I will admit it; I didn’t pay a lot of attention to the details of this film.
I don’t know any of the characters names or what year or what the hell they were really fighting about. All I know is that it features two of my favorite character actors in ridiculous hairstyles fighting in some of the goriest battle scenes ever. Brian Cox is the good guy, leading a disgraced templar who looks a lot like a young Christopher Lambert, against Paul Giamatti and the wrath of his bowl-cut.
Seriously, when he first shows up as the diabolical King dressed like Peter Pan, I will admit it is a little hard to swallow.
The film doesn’t waste any time getting into the action, however. And it is fucking brutal.
Over the course of the film, we are treated to repeated battle scenes flooded with red fluids and grue. The King is trying to crush the rebellion, and siege after siege unfolds. The rebels defeat the kings’ troops time after time, until getting pushed back to the mighty Rochester castle, where a lengthy, blood-soaked battle takes place.
Be aware, when I say this thing is graphic, I mean it. The battles have that sped-up hyper-real Lord Of The Rings style, splashed with waves of blood. We get burning bodies, axes to foreheads, catapulted corpses, and even a brutal severed leg beat-down.
The obvious comparisons are with the Rings trilogy and more recently the Game Of Thrones HBO series, but, in my opinion, Ironclad shouldn’t even be mixed in with them. Those two are intensely character-driven stories punctuated by violence, with the emphasis on the whole of the story. Ironclad feels much like the opposite of all that, gleefully splattering us with gore in the name of some feeble story about rebels and kings and what-not.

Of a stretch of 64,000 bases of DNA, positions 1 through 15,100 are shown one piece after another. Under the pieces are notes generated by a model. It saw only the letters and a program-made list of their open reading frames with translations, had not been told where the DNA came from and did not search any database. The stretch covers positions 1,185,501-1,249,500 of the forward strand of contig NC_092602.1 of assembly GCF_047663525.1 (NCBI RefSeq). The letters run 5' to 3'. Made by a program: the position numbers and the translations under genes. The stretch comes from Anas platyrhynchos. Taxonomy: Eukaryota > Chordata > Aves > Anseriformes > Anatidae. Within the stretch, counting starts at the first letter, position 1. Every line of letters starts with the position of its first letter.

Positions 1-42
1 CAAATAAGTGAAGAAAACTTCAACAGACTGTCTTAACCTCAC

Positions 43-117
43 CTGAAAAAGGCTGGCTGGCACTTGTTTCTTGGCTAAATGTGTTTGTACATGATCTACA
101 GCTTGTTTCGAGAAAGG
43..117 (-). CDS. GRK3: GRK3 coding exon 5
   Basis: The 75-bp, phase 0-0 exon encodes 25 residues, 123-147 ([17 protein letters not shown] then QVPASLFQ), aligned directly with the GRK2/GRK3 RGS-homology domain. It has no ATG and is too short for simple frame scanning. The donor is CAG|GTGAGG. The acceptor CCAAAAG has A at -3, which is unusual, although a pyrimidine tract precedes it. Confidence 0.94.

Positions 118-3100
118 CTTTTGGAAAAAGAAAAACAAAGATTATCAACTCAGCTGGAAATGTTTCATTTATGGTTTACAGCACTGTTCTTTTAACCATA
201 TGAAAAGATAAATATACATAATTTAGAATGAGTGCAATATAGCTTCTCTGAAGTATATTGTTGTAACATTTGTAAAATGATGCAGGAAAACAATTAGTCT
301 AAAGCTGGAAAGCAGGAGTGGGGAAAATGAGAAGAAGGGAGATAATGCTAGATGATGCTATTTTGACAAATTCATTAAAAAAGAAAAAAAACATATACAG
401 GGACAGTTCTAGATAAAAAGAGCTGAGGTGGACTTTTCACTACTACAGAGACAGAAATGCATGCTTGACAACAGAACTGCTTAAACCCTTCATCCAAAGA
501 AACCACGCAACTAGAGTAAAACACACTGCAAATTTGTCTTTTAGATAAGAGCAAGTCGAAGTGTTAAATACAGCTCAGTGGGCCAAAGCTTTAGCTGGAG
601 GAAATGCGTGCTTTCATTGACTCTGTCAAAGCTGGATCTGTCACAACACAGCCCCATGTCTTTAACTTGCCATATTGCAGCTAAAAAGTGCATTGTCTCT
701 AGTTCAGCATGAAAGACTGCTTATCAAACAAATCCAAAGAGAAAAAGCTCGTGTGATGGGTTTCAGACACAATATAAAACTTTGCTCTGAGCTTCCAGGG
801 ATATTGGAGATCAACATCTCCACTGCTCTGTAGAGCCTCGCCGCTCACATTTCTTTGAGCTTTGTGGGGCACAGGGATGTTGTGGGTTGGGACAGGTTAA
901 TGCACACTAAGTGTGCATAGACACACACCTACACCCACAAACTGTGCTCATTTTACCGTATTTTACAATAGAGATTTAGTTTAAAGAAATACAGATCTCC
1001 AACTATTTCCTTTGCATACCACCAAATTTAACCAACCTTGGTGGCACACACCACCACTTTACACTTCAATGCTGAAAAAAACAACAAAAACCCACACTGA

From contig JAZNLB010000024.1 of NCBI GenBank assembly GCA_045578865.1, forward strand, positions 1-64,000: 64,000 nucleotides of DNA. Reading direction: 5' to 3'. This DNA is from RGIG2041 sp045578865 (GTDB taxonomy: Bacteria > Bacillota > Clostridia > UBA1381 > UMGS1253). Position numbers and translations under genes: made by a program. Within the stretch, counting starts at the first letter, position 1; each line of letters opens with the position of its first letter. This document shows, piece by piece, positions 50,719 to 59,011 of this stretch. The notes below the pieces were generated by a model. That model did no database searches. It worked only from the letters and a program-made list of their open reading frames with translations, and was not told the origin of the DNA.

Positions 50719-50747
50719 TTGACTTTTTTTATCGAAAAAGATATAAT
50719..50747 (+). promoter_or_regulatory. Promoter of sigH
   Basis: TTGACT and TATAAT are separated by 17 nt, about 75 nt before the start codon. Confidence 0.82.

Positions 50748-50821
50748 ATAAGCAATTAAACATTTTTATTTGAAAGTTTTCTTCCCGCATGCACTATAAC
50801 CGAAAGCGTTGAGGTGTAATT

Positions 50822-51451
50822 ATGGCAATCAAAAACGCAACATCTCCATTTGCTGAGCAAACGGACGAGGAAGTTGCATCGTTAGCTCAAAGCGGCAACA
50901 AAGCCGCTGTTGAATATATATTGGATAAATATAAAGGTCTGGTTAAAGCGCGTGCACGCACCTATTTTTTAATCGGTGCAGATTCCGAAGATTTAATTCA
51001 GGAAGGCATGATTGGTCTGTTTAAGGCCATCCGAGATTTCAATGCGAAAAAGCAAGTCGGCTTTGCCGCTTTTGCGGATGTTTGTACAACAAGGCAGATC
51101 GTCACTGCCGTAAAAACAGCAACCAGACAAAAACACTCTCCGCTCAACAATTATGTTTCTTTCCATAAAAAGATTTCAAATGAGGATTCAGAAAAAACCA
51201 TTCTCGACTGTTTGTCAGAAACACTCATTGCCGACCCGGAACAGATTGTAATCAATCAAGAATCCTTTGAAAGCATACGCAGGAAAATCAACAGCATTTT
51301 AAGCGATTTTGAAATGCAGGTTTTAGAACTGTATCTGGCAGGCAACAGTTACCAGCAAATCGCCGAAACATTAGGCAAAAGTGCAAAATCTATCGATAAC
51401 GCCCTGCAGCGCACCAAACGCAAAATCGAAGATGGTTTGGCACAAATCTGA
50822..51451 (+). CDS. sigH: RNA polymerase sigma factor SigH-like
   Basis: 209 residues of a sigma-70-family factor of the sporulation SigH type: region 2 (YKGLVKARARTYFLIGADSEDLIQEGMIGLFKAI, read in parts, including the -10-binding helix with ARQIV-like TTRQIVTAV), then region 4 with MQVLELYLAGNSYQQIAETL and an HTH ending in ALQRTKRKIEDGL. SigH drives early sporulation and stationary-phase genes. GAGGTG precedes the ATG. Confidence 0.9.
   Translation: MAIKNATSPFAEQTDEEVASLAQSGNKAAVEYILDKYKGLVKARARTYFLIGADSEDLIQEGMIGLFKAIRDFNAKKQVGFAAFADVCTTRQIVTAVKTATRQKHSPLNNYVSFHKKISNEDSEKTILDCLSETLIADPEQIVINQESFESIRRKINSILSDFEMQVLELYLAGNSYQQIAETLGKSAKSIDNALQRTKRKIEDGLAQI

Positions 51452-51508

I am a big fan of Paul Giamatti, but unfortunately I believe he was horribly miscast here. He does a respectable job as the deranged and sadistic king, and I am sure he had a lot of fun playing a different type of role, but it just doesn’t work here. There is a scene where he is all red-faced and screaming that is particularly hilarious. But then he cuts Brian Cox’s fucking hands off with an axe, and watches him bleed out, so there is that…